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Sierra Leone declared Ebola free

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By Michael Solis, Trócaire Programme Manager, Sierra Leone

Nineteen months since the onset of the world’s worst Ebola outbreak in West Africa, Sierra Leone has been declared free of the disease.

This was after a period of 42 days — the length of two Ebola incubation cycles — had passed since the last person confirmed to have Ebola was cleared.

You can help support families affected by Ebola by buying the Gift of Seeds and Tools for Sierra Leone this Christmas: www.trocaire.org/gifts/seeds-tools

To celebrate the occasion, Trócaire organised an event with its 18 partners who have been vital to the Ebola response. The event was a moment of unity amongst partners and acknowledgment of shared achievements. Partners expressed their gratitude to Trócaire for its support and for enabling them to respond to the disease.

“Trócaire was so important because they did exactly what the people needed,” said Sister Mary Sweeney from St. Joseph’s School for the Hearing Impaired. “People needed things like blankets, mattresses, and food, and Trócaire was there to respond.”

“We thank Trócaire for staying in Sierra Leone when so many organizations were leaving the country,” said Susie Turay, from Access to Justice Law Centre. “Trócaire brought us all together and asked us what it is we could do to respond. When we came up with ideas, like offering psychosocial support in the communities,Trócaire provided us with training to make them happen.”

“Trócaire helped us design a model for developing the livelihoods of quarantined families,” said Ibrahim Fatu Kamara, Director of Action for Advocacy and Development (AAD). “We were then able to replicate that work in other parts of the country.”

Together with its partners, Trócaire helped support 1,750 quarantined households with food and non-food items, provided replacement packages to 720 decontaminated households, offered livelihoods support to 900 families, brought psychosocial support to over 10,000 people, and carried out awareness raising activities across three Districts to prevent risky behaviours that could promote continued transmission.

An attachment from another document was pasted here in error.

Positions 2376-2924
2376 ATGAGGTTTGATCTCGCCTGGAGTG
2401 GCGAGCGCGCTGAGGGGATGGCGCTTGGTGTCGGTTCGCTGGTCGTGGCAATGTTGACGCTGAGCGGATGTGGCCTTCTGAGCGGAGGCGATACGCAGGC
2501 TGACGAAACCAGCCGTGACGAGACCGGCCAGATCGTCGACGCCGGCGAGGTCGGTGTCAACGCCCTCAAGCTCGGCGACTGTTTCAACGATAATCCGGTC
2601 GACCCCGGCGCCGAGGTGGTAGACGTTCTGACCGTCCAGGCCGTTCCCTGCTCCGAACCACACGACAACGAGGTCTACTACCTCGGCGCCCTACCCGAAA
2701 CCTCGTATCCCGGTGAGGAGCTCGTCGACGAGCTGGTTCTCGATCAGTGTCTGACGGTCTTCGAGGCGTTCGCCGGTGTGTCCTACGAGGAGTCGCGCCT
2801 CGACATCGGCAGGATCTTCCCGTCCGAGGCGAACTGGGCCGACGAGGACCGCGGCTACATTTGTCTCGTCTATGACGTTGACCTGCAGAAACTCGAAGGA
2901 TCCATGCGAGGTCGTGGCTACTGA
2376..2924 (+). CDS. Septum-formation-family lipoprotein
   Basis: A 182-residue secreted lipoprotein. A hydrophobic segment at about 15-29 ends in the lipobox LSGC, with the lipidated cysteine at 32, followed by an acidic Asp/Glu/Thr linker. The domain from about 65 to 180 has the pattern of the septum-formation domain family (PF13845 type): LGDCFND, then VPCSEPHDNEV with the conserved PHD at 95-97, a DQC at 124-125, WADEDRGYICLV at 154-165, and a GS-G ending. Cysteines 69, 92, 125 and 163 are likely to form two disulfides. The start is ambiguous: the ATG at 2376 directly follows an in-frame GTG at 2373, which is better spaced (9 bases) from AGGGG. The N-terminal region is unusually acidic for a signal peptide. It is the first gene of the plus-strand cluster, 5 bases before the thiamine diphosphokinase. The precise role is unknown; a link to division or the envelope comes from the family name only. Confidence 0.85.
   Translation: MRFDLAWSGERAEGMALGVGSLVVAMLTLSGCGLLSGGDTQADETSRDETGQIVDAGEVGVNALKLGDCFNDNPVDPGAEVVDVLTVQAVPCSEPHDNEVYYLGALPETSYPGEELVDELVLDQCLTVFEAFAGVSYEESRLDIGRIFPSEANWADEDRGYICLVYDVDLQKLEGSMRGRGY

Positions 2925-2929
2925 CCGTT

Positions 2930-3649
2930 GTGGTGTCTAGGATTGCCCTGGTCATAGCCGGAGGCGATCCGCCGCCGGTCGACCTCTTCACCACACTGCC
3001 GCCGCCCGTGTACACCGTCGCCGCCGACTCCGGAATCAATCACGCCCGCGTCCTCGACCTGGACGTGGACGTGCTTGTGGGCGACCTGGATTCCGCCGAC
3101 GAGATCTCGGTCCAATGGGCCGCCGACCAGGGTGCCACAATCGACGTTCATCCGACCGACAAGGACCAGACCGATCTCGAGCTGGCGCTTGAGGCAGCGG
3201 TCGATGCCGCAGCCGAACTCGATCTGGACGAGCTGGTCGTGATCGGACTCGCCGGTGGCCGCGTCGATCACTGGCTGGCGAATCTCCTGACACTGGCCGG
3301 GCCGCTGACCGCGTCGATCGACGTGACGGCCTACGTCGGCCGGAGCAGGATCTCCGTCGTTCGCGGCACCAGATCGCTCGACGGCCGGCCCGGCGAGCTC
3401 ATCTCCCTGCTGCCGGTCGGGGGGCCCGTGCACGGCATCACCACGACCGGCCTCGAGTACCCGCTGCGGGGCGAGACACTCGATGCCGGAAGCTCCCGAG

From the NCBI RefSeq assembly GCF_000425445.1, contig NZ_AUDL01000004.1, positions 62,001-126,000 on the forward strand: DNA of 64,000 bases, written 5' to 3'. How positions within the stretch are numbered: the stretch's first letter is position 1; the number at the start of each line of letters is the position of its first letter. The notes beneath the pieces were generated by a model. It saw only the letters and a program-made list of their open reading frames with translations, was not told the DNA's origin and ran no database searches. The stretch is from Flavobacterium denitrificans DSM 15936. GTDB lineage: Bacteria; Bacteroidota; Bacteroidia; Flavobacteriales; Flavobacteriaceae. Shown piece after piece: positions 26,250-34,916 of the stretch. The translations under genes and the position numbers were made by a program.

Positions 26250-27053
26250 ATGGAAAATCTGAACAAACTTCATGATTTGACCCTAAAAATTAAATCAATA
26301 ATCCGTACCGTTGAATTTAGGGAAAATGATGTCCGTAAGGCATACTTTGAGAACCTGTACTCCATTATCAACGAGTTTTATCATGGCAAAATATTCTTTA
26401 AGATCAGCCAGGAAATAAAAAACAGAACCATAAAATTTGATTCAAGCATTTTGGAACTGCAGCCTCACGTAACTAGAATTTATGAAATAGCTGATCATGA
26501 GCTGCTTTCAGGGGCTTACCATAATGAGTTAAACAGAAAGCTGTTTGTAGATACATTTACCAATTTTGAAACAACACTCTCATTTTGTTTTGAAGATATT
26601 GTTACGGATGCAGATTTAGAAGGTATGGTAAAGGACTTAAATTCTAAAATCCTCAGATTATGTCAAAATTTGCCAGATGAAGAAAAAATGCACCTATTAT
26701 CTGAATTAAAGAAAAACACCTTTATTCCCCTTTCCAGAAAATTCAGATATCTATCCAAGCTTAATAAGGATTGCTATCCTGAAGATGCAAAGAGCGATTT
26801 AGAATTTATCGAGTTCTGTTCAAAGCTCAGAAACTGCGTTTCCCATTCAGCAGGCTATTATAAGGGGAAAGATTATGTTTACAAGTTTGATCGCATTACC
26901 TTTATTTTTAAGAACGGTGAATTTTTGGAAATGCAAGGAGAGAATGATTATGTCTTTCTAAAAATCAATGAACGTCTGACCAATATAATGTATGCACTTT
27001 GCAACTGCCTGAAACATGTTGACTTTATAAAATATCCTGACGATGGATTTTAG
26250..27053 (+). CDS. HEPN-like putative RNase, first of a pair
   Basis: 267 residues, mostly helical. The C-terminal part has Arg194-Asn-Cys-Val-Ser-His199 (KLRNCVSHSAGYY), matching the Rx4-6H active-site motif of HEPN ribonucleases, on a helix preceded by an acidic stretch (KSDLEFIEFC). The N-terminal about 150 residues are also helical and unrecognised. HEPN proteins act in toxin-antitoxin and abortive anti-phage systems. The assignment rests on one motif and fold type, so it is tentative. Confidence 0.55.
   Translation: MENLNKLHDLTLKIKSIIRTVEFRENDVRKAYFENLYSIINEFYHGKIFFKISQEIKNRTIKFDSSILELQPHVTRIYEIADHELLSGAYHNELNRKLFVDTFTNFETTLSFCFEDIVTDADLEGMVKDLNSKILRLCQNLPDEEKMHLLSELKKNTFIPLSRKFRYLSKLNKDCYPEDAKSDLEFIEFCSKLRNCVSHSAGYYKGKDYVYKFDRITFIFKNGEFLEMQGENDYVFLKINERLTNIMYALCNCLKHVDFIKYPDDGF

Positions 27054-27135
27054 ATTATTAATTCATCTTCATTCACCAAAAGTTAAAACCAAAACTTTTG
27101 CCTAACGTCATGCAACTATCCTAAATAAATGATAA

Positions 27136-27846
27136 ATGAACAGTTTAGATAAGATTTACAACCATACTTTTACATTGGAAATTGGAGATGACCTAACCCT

While a wave of joy and relief has spread throughout Sierra Leone, people still continue to sanitize their hands before entering buildings, and many still hesitate before embracing or shaking other people’s hands, which is now allowed. The population was willing to sacrifice a lot as long as it meant getting the virus out of the country, and now that the darkest days appear to be over, no one wants Ebola to return.

In Sierra Leone, Ebola infected 8,704 people and claimed 3,589 lives. Approximately 4,000 people survived.

Some estimates of the number of orphans (children who lost one or both parents to Ebola) reach up to 12,000 (Source: Street Child), with the average age of orphans being 9 years old.

Over 7,300 people have lost their lives to Ebola in Liberia and Guinea, the other West African nations affected by the epidemic. While Liberia was declared Ebola-free in September, Guinea, where the epidemic began, continues to see new cases. A reported lack of cooperation amongst the population in Guinea with restrictions on handshaking and consulting traditional healers has contributed to the continuation of cases.

The ongoing presence of Ebola in Guinea poses a threat to its neighbouring Sierra Leone, even as the country celebrated its declaration as Ebola-free on November 7th.

Now in the recovery phase, Trócaire and its partners remain focused on the other challenges facing Sierra Leone. Sierra Leone is ranked as the 183rd country on the Human Development Index, out of 187, and it is one of the six countries in sub-Saharan Africa with the highest hunger levels. ‘Multidimensional’ poverty and inequality remain extremely high, with 72.7% of Sierra Leoneans classified as multidimensional poor, one of the highest rates in the world. Even though the country is now Ebola-free, the population still struggles to cope with the impacts of Ebola on their livelihoods, communities and psychosocial well-being.

While many agencies are unclear of what their role will be in Sierra Leone in the recovery phase, Trócaire is committed to staying to promote the long-term development and dignity in a country full of people who are ready to improve their lives.

You can help support these families by buying the Gift of Seeds and Tools for Sierra Leone this Christmas: www.trocaire.org/gifts/seeds-tools